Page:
Ghana's national carrier stopped operating in 2010 © Alec Wilson
Ghana's national carrier stopped operating in 2010 © Alec Wilson

Ghana plans to relaunch national airline

12 December 2019

Ghana has announced plans to relaunch its national airline by purchasing nine aircraft from Boeing and De Havilland and setting up new international routes.

The government signed an MoU at the Dubai Air Show to buy three Boeing 787-9 Dreamliners with a list price value of $877.5m, according to the state-owned Daily Graphic.

Previous state carrier Ghana International Airlines collapsed in 2010 when the government withdrew funding. Current Ghanaian airlines only fly on routes within Africa.

“We need to be able to ferry Ghanaians to Europe, North America to Asia for business. We need to ferry them from those places back to Ghana to do business and enjoy,” said aviation minister Joseph Kofi Adda, according to Reuters.

Ghana hopes its Dreamliners will enable it to schedule flights to Europe, North America and Asia by early 2020.

Ghana also aims to set up routes within the continent with up to six smaller Dash 8-400 aircraft, which have been provisionally ordered on Tuesday from Canada’s De Havilland.

Reuters reported that Ghana’s government would hold a 10% stake in the carrier, which is yet to be named.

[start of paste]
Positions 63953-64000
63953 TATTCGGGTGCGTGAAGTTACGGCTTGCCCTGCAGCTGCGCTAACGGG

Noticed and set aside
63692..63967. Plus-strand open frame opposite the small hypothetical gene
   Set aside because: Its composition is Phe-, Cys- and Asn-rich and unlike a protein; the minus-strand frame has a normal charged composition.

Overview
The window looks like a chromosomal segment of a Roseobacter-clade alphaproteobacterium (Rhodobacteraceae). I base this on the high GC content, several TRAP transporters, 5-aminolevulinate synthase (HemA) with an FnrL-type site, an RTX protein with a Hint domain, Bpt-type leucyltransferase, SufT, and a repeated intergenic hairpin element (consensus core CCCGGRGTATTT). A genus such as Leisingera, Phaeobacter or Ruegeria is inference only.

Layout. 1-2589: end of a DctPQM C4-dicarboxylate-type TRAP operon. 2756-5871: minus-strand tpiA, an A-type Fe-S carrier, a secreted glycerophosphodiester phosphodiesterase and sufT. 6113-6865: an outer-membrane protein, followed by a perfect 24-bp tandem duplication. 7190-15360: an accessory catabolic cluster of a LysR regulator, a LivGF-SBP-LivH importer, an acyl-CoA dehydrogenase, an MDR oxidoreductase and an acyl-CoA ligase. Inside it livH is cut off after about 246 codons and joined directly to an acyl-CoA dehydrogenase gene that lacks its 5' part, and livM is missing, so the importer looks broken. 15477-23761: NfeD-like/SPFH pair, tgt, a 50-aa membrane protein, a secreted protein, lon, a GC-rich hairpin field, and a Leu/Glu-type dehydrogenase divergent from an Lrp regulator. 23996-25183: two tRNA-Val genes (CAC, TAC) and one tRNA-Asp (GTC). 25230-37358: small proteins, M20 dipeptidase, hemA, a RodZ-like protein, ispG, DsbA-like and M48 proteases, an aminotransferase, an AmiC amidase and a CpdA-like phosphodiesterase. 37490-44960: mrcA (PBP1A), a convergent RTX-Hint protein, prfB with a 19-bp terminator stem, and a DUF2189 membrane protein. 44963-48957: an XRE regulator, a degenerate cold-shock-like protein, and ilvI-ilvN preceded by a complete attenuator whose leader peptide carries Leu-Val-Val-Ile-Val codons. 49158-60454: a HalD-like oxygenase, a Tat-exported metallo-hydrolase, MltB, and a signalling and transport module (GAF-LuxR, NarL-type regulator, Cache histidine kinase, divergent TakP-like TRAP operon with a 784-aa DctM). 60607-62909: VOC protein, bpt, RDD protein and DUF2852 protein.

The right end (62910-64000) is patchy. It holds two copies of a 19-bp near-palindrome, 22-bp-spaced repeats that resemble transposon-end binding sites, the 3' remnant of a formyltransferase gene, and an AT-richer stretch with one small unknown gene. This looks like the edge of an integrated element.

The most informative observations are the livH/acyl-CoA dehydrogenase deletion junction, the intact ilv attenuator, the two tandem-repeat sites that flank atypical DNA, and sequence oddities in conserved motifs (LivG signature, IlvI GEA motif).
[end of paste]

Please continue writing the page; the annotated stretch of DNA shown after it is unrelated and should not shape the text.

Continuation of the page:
The rest is due to be held by the private sector, the minister said. Adda has claimed to be in talks with regional carriers including Ghana-based Africa World Airlines and Ethiopian Airlines has also been linked with the venture.

However some media reports have been sceptical of the announcement. The Africa Report said it may be a political ploy ahead of elections scheduled for late 2020.

There has been a recent trend in African states reviving completely or partially-defunct national carriers.

Air Senegal was revived in 2018 while Tanzania plans to buy new Airbus jets to expand its state-owned national carrier’s routes. Zambia is relaunching its state airline more than 20 years after it closed.

Ghana’s economy is seen as stable following the conclusion of a three-year lending programme with the IMF in March.

Oil revenues have boosted its growth to make it one of the fastest growing economies in Africa.

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